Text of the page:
Steamboat adopts portion of Routt County Climate Action Plan, seeking to reduce energy emissions by 82% before 2050
All seven members of Steamboat Springs City Council voted Tuesday to pass the city’s portion of the Routt County Climate Action Plan, a plan made with Hayden, Oak Creek and Routt County that outlines strategies for mitigating impacts of climate change.
“This is going to be a question of every municipality in the county coming to the table and working together,” council member Sonja Macys said.
The plan outlines six sectors that officials said are vital to reducing carbon emissions and mitigating the impacts of a warming planet: energy, transportation, accountability, land use, waste and economics.
The plan sets several goals for energy, to ensure 15% of natural gas supplied to the community is renewable by 2050, that 90% of households and 85% of businesses have participated in energy efficiency programs by 2050 and retrofit 75% of buildings to be all-electric by 2050.
If the county meets its targets for energy, it is likely to see emissions from stationary energy reduced by 82% over the 2018 baseline between 2021 and 2050.
City and county officials want to increase transit ridership by 50% between 2021 and 2050, increase bicycle and walking by 15% between 2021 and 2050 and increase electric vehicle adoption so that 95% of registered vehicles in the community are electric by 2050.
If the county is successful in implementing its transportation strategies within the plan, emissions from transportation could be reduced by 98% between 2021 and 2050.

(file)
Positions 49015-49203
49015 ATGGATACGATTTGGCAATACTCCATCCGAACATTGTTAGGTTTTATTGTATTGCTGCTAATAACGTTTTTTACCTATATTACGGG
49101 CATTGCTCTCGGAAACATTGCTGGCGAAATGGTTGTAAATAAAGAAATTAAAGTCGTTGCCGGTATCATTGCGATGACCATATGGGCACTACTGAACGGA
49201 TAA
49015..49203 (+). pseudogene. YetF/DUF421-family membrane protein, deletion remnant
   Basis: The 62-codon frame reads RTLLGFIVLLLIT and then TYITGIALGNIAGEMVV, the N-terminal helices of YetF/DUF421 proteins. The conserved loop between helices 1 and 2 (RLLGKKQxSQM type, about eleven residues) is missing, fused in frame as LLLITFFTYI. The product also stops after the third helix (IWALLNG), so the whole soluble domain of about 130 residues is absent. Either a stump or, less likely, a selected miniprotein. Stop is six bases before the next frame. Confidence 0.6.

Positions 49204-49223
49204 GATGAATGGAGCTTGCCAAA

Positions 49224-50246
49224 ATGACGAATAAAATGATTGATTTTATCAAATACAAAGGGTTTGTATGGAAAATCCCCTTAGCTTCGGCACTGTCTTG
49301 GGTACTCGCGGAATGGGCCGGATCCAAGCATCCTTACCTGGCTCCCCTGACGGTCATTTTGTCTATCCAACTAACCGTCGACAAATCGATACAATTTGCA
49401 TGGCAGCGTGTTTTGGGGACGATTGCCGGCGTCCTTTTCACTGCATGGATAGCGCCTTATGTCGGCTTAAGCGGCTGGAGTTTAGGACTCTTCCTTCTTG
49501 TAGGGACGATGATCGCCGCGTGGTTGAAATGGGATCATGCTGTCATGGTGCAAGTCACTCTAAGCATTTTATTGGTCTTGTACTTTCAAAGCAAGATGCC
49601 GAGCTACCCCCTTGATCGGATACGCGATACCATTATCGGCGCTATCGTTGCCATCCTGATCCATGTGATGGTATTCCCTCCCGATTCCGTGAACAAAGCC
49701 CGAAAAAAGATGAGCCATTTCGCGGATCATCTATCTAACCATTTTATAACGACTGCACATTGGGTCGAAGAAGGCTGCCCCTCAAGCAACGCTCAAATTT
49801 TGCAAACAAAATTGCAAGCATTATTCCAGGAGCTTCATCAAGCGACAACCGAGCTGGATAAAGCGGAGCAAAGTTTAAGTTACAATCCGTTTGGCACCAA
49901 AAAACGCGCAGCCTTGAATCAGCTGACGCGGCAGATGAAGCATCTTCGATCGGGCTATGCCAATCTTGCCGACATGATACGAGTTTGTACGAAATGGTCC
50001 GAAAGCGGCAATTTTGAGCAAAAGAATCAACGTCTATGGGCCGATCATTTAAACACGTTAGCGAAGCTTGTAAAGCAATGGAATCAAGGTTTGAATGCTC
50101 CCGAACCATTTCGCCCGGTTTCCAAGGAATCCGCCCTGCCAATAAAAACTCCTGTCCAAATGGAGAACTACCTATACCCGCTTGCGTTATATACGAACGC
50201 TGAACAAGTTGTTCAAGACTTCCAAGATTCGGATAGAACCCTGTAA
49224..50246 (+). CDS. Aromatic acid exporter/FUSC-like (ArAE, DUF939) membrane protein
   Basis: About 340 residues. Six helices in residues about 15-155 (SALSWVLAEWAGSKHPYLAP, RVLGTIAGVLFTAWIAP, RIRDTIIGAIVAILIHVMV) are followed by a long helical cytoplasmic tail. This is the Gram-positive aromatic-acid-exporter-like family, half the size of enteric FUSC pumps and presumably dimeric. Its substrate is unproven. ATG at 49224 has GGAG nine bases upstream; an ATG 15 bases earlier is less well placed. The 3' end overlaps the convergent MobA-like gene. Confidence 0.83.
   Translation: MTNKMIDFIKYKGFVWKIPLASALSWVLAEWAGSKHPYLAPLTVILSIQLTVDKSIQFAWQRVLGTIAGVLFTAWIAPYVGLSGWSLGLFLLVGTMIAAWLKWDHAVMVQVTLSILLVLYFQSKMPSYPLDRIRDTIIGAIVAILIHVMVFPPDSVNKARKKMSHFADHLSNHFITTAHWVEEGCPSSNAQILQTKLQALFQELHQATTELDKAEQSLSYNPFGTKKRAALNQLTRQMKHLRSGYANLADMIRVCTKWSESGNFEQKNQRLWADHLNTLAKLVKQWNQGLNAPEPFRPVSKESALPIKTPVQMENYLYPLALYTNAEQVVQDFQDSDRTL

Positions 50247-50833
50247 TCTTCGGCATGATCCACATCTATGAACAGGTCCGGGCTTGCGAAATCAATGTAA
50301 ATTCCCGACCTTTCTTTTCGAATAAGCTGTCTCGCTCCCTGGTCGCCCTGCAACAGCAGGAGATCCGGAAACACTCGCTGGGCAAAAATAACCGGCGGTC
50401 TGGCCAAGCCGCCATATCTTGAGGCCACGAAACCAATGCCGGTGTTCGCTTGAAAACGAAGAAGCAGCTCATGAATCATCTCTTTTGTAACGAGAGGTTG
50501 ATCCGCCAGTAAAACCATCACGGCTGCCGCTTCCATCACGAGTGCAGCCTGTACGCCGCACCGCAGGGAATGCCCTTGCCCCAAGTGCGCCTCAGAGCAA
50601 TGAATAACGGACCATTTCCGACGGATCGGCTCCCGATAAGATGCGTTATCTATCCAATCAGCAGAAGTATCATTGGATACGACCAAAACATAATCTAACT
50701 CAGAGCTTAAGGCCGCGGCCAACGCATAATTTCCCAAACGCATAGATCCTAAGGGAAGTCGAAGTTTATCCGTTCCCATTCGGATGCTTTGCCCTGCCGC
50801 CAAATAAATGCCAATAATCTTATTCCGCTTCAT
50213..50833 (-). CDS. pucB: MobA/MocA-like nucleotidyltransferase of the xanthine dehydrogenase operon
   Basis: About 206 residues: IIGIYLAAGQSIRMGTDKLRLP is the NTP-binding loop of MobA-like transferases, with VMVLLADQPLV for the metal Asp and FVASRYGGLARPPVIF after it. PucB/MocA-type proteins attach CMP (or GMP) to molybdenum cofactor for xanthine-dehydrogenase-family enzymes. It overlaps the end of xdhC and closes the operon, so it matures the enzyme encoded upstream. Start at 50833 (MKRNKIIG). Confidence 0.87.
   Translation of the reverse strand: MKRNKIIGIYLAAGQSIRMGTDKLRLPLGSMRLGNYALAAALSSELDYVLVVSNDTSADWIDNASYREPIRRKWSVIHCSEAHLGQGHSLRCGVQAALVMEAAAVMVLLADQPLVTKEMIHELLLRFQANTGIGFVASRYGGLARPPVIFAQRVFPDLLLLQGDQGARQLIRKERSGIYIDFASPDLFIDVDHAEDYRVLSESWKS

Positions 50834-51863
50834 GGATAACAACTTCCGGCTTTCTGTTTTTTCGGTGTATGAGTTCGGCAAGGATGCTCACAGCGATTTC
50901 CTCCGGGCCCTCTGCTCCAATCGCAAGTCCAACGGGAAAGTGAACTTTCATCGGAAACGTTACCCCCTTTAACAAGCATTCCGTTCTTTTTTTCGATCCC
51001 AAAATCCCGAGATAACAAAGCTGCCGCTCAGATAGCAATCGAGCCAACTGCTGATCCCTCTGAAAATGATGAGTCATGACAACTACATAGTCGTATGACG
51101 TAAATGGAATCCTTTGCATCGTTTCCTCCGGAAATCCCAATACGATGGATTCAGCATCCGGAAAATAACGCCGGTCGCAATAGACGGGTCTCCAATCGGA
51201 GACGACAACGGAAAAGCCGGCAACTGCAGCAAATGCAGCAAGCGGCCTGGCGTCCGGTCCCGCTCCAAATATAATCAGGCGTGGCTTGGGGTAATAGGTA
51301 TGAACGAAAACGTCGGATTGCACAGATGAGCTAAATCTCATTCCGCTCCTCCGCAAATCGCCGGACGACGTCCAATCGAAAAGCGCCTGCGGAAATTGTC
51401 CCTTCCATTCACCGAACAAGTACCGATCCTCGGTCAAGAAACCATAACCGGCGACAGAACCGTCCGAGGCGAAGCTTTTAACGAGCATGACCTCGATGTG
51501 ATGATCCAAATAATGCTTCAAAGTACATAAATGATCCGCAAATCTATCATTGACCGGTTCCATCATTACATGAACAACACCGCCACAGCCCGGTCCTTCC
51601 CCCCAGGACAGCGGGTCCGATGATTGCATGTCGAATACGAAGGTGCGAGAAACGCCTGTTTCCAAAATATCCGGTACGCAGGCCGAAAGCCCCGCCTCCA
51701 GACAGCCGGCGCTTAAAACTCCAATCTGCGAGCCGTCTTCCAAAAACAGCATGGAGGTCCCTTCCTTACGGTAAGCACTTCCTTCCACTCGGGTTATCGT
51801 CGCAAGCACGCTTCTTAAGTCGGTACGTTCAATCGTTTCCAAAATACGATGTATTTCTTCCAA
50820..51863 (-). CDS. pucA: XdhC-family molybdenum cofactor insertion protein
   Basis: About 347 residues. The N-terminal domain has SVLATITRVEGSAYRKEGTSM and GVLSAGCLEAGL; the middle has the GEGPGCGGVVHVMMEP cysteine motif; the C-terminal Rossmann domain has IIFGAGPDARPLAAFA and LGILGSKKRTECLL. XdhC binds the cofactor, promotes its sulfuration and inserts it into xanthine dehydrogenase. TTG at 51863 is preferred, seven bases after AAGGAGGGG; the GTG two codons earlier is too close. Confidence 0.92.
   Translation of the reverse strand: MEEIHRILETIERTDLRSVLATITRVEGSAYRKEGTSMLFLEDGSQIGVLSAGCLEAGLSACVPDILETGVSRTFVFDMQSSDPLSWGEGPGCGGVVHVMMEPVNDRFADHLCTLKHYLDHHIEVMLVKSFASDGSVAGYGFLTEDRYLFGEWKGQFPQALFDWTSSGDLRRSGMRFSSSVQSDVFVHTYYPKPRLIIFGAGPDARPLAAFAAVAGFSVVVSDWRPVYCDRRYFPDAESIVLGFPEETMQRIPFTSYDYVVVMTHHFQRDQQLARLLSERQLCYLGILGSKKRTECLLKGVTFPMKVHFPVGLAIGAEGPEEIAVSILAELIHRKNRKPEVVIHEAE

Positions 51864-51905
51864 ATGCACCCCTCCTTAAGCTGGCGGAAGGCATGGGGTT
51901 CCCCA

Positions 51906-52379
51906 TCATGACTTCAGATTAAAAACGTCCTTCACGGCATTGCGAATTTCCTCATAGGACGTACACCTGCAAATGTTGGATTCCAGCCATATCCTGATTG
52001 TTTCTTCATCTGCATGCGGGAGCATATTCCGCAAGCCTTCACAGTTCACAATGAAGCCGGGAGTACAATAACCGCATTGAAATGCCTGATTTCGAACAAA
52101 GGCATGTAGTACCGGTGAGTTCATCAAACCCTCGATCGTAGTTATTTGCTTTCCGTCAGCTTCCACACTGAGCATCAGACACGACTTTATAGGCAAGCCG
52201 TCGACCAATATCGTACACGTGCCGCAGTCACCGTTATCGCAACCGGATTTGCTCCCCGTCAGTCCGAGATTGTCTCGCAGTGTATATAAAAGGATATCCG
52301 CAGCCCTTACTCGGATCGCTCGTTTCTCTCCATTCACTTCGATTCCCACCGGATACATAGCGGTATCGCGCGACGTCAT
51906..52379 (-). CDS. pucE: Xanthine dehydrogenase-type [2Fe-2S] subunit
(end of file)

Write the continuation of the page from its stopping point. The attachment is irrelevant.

Waste generated in Routt County produced about 7% of the county’s total greenhouse gas emissions in 2018, according to the plan. To combat this, the groups hope to increase access to recycling and composting, reduce the amount of solid waste in landfills and increase diversion.
To help preserve Routt County’s natural resources, the plan aims to promote water conservation measures and reduce energy consumed in water production, promote land management practices that increase carbon storage, and increase and support efforts to conserve and maintain natural lands and efforts to promote landscape resiliency.
City and county officials emphasized that getting the private sector involved is vital to reaching the county’s climate goals.
“We value our natural resources highly in this community,” Steamboat Springs City Manager Gary Suiter said. “We’re a destination ski resort; climate change is real.”
As for economic goals, the plan outlines broad goals to develop green markets and consume goods with lower carbon emissions.
Suiter said the plan is of utmost importance to Steamboat because air quality, clean water and health of the Yampa River consistently rank as three of the biggest priorities for residents on the community survey, which is sent to randomly-selected residents every three years and measures what is most important to the community.
While the plan does not have numerical, tangible goals for accountability, council members and commissioners agreed to revisit the plan at least once every five years, if not more frequently.
“Not everyone can do all of these things but everyone can do some of these things and together were going to have a greater impact than if we did none of these things,” Macys said.
To reach Alison Berg, call 970-871-4229 or email aberg@SteamboatPilot.com.
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In keeping with national trends, the city of Steamboat Springs is experiencing critically low levels of staffing in several of its departments.